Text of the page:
For the past twenty years, I’ve been immersed in crime—reading, writing, and learning. I fell into that genre and made a quick splash. But it was not the complete me—a life-long interest in animals begged to come alive. My crime novels and stories have always been peopled with iguanas, cats, dogs, apes, dolphins, horses, snakes—probably many I’m forgetting—but now, finally, I’m writing specifically about my dearest subject, and I have recognized a dark truth about myself in the process.
Vicki Hendricks is the author of five noir novels, including Cruel Poetry, a finalist for the 2008 Edgar Award, and several short story collections. She teaches writing at Broward College. Her plots and settings reflect participation in adventure sports and knowledge of the Florida environment. Her love of animals, apparent in her earlier novels, comes to the forefront in her new novel, Fur People.
This year, our honoree is the author of over thirty books, twenty-eight of which were New York Times bestsellers, two became films, six TV movies, and two television series. Selling nearly 10 million copies, he created the medical thriller genre, starting with the novel Coma. Of course, we are referring to Robin Cook. Dr. Cook graduated from Columbia University Medical School and finished his postgraduate medical training at Harvard. Currently he lives and works in Florida. His most recent novel, Cell, deals with medical ethics and the intersection of business and medicine. His main character, George Wilson, M.D., a radiology resident in Los Angeles, wakes one morning to find his fiancée dead. What he finds in his search for her killer is that medicine is on the brink of an enormous paradigm shift, foreshadowing a vastly different role for doctors everywhere.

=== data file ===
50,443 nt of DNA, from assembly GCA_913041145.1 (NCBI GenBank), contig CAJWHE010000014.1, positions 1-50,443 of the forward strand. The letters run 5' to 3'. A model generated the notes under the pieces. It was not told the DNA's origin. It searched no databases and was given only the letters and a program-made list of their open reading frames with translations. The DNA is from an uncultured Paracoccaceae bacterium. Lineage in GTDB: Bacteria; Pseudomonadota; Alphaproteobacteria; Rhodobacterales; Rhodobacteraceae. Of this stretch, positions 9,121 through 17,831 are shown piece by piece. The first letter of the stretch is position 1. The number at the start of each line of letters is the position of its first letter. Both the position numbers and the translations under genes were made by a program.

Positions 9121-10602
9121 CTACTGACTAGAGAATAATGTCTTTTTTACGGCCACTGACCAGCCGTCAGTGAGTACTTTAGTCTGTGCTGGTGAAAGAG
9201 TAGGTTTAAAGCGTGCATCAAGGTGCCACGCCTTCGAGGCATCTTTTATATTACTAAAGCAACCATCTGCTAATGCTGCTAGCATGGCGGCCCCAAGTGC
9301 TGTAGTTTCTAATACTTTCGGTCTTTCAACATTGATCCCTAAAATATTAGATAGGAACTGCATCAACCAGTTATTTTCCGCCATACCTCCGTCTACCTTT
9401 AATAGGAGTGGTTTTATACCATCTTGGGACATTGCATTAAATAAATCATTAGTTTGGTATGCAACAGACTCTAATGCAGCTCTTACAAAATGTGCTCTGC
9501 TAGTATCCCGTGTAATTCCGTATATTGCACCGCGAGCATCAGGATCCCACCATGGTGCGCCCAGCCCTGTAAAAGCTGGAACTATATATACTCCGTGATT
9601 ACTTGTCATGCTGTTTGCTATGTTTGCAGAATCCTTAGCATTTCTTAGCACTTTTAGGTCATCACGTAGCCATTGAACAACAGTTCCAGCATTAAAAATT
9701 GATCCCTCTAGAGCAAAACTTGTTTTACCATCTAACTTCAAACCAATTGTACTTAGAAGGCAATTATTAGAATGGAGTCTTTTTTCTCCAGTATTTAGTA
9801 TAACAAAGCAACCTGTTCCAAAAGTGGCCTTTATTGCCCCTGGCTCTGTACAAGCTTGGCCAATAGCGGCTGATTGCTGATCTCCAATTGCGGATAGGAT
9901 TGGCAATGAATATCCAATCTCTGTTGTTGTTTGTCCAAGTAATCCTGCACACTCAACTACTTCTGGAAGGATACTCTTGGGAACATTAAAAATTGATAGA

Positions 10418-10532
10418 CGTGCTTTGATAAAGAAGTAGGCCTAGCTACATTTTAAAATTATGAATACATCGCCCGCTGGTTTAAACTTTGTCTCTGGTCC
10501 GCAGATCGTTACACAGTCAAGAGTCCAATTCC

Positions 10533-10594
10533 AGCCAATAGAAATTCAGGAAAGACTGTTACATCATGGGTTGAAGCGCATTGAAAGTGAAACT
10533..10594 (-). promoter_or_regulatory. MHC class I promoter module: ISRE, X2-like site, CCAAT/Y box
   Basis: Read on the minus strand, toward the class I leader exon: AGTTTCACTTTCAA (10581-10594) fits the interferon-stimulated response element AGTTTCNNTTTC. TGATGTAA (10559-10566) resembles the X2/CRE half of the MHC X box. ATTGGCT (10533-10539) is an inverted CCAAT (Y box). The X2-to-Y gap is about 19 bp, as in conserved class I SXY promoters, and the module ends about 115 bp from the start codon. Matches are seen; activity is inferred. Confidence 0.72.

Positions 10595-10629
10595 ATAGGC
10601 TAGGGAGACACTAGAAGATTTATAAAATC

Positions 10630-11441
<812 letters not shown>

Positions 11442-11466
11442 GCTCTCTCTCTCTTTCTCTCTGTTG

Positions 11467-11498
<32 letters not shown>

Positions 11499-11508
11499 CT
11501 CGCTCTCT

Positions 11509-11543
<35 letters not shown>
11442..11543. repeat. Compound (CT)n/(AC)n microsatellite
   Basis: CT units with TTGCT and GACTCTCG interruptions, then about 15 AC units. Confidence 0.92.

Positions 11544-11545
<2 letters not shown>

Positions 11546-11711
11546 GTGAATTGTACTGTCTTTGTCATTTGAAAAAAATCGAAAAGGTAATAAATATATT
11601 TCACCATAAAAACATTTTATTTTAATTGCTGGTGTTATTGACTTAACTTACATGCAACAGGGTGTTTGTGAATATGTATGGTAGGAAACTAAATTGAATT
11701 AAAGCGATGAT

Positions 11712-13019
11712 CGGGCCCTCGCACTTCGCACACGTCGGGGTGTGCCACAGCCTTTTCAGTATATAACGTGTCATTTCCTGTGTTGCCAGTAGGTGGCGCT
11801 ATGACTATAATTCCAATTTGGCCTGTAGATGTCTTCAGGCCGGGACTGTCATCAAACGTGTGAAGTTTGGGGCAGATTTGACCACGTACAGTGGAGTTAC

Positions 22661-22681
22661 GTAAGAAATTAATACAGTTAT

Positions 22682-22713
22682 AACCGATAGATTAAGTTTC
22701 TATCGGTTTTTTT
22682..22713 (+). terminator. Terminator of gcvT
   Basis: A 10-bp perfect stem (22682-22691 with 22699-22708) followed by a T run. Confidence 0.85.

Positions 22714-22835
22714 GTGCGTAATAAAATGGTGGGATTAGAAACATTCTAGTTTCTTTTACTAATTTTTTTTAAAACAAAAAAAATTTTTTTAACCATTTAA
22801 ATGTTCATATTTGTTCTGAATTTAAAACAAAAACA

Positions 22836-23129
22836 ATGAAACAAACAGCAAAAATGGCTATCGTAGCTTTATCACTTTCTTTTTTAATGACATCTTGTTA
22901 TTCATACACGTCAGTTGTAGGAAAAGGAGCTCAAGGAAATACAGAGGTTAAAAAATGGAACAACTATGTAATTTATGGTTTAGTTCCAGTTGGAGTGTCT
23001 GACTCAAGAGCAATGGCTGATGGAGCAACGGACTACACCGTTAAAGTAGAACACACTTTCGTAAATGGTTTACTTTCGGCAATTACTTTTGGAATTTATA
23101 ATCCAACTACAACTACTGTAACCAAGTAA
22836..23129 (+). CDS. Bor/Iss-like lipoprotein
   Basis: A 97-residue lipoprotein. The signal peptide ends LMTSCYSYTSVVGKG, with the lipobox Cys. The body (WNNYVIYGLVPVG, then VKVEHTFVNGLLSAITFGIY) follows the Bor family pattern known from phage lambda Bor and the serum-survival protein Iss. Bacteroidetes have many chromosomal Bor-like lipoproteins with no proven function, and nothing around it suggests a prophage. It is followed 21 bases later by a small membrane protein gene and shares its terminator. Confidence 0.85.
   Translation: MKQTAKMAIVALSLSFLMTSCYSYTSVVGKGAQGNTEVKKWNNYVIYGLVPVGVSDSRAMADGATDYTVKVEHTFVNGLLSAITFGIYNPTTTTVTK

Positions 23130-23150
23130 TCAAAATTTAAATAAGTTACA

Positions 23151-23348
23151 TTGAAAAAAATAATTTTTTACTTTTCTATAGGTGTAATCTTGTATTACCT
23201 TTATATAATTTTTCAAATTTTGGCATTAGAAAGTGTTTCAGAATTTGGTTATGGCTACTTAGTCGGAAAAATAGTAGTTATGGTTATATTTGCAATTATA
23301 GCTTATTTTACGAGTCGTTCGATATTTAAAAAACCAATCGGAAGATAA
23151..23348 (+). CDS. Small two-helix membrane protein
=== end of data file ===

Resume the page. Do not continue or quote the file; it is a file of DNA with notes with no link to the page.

Previous literary legend honorees include Stetson Kennedy, Jack Hunter, Carl Hiaasen, Randy Wayne White, Edna Buchanan, John Jakes.
From time to time, we’ve recognized a Florida author who is no longer with us, but who had a major impact on the literary world. We did this in 2012, honoring Ernest Hemingway with a posthumous Literary Legend Award, which was accepted by his niece. This year, we are excited to announce that in addition to recognizing Literary Legend Robin Cook, a posthumous award will be presented to one of the masters of the modern crime novel. He’s a man who could raise the reader’s pulse with his taut, moral tales of good and evil found in his popular Travis McGee series, but he was also one of the first writers of fiction to champion Florida’s environmental challenges. Of course, we're referring to John D. MacDonald, one of the great storytellers of our age.
To help celebrate the life and work of this American master, we’ve arranged for a special exhibit from the University of Florida’s John D. MacDonald Collection to be on display here at the Flagler College Library from the week prior to the Festival.